Tahusacha keen to reinstate cast aside 9th century cow sculptureLocals of Tahusacha in Jagati, Bhaktapur, have agreed to reinstate the abandoned sculpture of a cow after the Post published a news report about the stone statue that historians believe dates back to the ninth-century.
Locals of Tahusacha in Jagati, Bhaktapur, have agreed to reinstate the abandoned sculpture of a cow after the Post published a news report about the stone statue that historians believe dates back to the ninth-century.
A agreement was reached on Wednesday in a meeting between the representatives of Department of Archaeology and locals. Though the department had earlier planned to keep the statue in a museum, Tahusacha locals insisted that the sculpture should be reinstated to its original place.
“This statue shouldn’t be removed from Tahusacha because the place is named after it. The sculpture’s significance will be lost if it is put in a museum or in another place,” said Ukesh Kanwa, chairman of Bhaktapur Sub-metropolitan City Ward-7.
They have signed an agreement to place the statue on a podium within two weeks.
Earlier in the day, the department had sent its representatives to the area to inspect the statue that had been lying by the road side for the past three years.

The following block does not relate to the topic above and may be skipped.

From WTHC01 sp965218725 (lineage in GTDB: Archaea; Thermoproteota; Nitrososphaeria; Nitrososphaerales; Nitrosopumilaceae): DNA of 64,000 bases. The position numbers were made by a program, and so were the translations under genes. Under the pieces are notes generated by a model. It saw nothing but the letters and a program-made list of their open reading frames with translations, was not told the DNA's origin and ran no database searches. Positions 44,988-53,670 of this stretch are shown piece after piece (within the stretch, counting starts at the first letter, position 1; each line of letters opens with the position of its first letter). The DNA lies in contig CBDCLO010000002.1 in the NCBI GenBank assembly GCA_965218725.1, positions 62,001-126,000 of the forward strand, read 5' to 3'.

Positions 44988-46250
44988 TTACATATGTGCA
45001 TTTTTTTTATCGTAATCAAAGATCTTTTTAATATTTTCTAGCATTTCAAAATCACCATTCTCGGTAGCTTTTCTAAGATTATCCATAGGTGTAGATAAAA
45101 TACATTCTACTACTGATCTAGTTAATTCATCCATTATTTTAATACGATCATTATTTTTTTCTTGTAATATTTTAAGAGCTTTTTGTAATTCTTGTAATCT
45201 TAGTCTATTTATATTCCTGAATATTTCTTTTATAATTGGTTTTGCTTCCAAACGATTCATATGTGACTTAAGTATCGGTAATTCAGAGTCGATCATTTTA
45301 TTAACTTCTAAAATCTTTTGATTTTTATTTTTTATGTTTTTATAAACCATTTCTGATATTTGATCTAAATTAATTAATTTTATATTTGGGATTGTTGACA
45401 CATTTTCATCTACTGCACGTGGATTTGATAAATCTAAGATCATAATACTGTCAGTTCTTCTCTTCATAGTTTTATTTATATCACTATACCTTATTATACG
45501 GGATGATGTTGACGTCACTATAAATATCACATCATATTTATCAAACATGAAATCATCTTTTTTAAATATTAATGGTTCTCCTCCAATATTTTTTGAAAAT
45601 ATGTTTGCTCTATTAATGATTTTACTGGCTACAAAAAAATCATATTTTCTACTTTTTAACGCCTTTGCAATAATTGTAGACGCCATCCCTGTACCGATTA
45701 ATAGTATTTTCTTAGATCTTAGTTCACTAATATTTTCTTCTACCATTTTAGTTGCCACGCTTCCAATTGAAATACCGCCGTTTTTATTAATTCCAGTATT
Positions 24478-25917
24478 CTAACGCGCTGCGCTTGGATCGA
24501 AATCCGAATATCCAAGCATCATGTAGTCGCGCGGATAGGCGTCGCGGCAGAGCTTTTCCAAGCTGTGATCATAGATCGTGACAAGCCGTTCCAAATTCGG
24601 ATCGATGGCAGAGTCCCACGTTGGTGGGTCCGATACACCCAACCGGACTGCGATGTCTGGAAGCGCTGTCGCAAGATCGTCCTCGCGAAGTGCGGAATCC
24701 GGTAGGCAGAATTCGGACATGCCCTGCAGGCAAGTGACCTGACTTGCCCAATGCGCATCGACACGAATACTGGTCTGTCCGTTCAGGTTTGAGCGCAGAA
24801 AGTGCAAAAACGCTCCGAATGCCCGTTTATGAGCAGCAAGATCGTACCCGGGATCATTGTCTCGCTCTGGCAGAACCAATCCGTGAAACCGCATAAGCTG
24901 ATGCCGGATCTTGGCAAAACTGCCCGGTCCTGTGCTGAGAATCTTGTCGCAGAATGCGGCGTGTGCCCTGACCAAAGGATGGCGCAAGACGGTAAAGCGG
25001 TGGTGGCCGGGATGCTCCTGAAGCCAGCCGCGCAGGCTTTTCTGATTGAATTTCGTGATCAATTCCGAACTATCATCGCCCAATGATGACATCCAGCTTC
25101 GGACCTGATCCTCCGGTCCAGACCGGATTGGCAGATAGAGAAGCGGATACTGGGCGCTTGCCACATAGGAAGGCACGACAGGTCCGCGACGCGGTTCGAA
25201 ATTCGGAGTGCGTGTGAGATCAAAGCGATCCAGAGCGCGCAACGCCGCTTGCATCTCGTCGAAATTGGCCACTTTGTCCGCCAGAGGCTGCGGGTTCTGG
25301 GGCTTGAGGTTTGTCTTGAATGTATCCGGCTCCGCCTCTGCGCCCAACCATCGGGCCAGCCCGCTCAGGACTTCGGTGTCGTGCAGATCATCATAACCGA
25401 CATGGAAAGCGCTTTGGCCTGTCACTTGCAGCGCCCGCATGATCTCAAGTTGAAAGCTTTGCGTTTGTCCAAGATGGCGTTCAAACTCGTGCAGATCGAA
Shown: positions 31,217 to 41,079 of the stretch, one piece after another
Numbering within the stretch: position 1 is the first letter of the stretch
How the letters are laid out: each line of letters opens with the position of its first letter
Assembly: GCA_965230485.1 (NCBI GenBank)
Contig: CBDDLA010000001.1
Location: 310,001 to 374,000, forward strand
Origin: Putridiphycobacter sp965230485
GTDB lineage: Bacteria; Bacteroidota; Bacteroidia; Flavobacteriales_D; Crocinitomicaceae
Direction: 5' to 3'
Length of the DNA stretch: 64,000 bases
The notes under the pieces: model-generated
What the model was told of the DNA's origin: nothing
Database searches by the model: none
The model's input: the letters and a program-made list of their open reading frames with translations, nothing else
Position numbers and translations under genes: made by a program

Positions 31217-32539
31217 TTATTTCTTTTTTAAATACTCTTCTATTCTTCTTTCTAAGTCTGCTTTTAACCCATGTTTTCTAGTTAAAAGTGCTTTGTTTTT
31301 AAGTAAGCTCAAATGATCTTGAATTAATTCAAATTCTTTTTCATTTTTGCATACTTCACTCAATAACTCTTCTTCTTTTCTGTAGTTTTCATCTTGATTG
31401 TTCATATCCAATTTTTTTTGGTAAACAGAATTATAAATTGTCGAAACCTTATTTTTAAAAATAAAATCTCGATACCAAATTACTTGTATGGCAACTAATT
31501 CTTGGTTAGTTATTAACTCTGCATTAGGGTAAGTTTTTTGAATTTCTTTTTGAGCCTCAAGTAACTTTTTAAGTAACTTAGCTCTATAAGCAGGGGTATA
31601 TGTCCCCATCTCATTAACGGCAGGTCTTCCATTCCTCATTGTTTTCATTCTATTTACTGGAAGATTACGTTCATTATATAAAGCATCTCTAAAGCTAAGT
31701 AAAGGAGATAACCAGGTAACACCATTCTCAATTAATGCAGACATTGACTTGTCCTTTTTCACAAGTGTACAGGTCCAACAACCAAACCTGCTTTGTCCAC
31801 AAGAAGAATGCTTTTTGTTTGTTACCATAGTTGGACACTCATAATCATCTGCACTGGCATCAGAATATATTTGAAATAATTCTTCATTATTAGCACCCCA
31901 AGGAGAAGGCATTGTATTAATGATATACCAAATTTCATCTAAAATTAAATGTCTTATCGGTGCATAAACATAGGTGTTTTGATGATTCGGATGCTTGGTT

After the inspection, the department representatives, including the department’s Bhaktapur branch chief Mohan Singh Lama, held a meeting with locals, and Jagati police and signed the agreement to reinstate the statue. When the Post contacted Bhesh Narayan Dahal, director general of the department, on Tuesday, he had pledged to conserve the ancient sculpture.
Art historian Suyog Prajapati was among the first person to post the picture of the unattended stone figurine on his Facebook Page.
Locals say the statue, which was originally placed at a rice paddy near Hanumante River, was transported to its current location after its previous abode was sold for building construction.
Local historian Binod Raj Rajopadhyaya said the abandoned sculpture is part of the bygone after-death ritual known as “Vrishotsarga” that used to be observed by Newar families.
In the olden days, the native Newar families of this area used to observe Vrishotsarga on the 44th day of the death of a family member by conducting a marriage ceremony of a cow and a bull. The family would then release the bull in a field while the cow would be offered to the priest who conducted the ritual.
In order to pacify the bull separated from its mate, the family used to place the stone sculpture of a cow in the field. The sculpture on the road side could very well be built for Vrishotsarga ritual. Similar stone images have been found in the four cardinal directions of Bhaktapur city as well, said Rajopadhyaya.
When the Post asked Saraswati Singh, chief of the National Art Museum, Bhaktapur, why the statute is not being preserved, she said the museum cannot relocate the artefact without the consent from the head office of the Department of Archaeology.